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Republicans oppose Democrats, not health-care reform

By Ezra Klein,

I think I’m pretty cynical about the way American politicians approach policy questions, and so there’s little I love more than an opportunity to argue against excessive cynicism. So thank you, Jonathan Bernstein:

I think opposition to any sort of government-initiated universal health care is the most natural movement conservative position. Yes, conservative politicians (not just Mitt!) have in the past supported things that looked like Obama’s health care plan, but I think in almost all cases that was just about playing defense in a situation in which the true movement conservative position (that is, it’s not the government’s concern) is wildly unpopular.

I disagree. I think health-care policy is not a priority for most Republicans, so when they’re in office, it’s not the thing they naturally choose to spend political capital on. But that doesn’t mean that, all else being equal, they wouldn’t be glad to pass one of their policies on the subject and say they were the folks who solved the country’s health-care problem. You saw that impulse in Mitt Romney, in George W. Bush’s campaign to pass the Medicare prescription drug benefit (though that had a lot to do with winning Florida in 2004), in Bob Bennett’s decision to co-sponsor a comprehensive reform bill alongside Ron Wyden.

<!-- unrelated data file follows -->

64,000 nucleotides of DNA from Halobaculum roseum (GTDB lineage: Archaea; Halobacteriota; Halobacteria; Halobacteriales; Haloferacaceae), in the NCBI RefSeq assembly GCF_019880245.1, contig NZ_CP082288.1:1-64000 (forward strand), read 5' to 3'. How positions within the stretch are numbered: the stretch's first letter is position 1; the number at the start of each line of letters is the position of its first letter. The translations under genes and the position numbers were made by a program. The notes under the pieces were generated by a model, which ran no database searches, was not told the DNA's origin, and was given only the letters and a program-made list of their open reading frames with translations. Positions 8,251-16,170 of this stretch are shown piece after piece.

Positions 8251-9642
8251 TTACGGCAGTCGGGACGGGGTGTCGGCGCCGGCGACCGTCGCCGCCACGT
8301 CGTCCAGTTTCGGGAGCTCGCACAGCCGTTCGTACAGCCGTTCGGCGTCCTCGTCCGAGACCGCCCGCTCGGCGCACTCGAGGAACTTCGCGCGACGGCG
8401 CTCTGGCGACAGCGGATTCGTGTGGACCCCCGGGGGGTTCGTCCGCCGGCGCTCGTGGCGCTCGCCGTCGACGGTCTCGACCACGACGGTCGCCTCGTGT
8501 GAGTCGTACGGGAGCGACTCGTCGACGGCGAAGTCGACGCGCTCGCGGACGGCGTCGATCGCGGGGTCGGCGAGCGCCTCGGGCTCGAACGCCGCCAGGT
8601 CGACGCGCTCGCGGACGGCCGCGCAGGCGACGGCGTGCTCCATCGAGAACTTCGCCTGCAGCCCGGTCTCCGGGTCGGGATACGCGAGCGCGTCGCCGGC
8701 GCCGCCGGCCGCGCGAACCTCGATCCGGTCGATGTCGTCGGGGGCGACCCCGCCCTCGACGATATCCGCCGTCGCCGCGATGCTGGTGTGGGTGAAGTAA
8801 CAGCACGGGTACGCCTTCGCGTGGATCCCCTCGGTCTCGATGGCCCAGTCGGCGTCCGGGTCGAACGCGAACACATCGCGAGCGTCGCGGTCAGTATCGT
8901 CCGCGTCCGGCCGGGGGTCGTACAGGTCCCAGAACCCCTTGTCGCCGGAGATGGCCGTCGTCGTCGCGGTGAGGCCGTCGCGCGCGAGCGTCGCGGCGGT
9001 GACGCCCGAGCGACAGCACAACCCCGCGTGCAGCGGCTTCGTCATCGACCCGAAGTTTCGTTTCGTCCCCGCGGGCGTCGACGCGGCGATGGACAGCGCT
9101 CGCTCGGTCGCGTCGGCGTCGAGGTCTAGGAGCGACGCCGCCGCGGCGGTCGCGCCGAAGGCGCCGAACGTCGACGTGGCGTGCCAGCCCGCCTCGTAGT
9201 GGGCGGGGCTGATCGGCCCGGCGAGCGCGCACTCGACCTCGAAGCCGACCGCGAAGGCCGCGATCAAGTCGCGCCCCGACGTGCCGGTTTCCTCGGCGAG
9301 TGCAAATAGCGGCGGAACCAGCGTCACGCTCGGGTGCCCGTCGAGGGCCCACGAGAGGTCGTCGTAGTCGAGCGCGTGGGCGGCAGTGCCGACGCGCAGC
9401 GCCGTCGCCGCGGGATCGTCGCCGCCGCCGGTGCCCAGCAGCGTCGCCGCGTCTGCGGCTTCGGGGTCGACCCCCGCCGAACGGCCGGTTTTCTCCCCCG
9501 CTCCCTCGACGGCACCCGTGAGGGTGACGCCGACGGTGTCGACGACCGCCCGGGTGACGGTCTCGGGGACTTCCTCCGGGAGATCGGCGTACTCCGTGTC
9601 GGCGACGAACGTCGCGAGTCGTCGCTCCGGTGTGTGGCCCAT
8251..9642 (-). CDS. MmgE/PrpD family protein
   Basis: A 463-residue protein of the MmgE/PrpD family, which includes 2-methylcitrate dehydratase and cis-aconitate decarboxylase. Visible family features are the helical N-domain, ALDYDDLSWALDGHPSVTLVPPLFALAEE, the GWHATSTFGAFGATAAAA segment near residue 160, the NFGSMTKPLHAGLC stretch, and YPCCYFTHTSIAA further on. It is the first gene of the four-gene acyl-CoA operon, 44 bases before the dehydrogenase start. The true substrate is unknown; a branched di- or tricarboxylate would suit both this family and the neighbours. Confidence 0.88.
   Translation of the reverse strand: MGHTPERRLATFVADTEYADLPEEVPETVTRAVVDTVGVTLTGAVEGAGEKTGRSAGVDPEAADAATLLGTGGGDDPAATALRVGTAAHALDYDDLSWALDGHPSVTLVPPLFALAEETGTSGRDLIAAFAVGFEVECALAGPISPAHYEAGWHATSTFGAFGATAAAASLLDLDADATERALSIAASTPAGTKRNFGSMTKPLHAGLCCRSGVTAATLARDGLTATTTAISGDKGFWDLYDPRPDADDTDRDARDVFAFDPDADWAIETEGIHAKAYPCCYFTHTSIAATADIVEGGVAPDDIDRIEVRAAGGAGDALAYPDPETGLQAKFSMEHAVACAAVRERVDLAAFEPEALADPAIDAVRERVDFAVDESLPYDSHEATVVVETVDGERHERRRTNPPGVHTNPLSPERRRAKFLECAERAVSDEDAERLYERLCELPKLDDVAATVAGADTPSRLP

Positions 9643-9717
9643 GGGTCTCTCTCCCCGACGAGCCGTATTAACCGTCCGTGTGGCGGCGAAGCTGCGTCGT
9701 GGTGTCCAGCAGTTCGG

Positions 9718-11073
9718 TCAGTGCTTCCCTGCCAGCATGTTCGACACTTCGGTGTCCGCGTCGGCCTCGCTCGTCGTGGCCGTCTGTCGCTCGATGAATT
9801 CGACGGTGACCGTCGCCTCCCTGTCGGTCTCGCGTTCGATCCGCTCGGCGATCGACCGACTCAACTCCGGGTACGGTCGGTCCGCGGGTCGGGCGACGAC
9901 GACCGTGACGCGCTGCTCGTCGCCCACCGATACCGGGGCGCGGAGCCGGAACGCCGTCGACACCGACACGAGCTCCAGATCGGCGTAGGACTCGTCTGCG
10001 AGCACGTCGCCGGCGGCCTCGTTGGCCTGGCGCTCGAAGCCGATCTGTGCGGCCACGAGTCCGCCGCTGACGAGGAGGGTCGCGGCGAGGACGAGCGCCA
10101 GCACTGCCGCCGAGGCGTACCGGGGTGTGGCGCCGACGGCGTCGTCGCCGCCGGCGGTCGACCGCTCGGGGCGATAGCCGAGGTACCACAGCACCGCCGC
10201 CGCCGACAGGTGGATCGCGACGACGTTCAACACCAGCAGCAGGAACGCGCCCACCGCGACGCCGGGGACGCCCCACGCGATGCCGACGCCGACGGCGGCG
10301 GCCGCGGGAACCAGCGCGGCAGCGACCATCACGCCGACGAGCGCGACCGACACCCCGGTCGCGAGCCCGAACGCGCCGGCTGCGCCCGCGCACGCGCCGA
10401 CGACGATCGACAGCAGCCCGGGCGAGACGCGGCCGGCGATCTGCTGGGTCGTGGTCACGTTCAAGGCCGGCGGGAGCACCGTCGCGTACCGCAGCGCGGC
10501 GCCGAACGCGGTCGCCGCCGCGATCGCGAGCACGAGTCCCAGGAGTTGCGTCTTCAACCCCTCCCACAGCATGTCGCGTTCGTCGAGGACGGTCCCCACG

The problem is, the thing that really is a priority for most Republicans is defeating Democratic presidents. And Democratic presidents often attempt health-care reform, because they care about it a lot, and they often appropriate Republican ideas, because they overestimate how much Republicans are interested in health-care policy and underestimate how much Republicans really want to make them fail. And then the policy they’re pushing becomes their policy, not a policy the Republicans originally offered up, and the process of polarization begins.

I believe as strongly now as I did a year ago that President Mitt Romney or President John McCain could’ve offered a bill quite similar to the Affordable Care Act and gotten a lot more than zero Senate Republicans to vote for it, though I think it’s an open question whether they would’ve bothered to do anything about health-care reform at all. But I don’t think Republicans have strong and consistent views against health-care reform. I think they have strong and consistent views against Democratic presidents.

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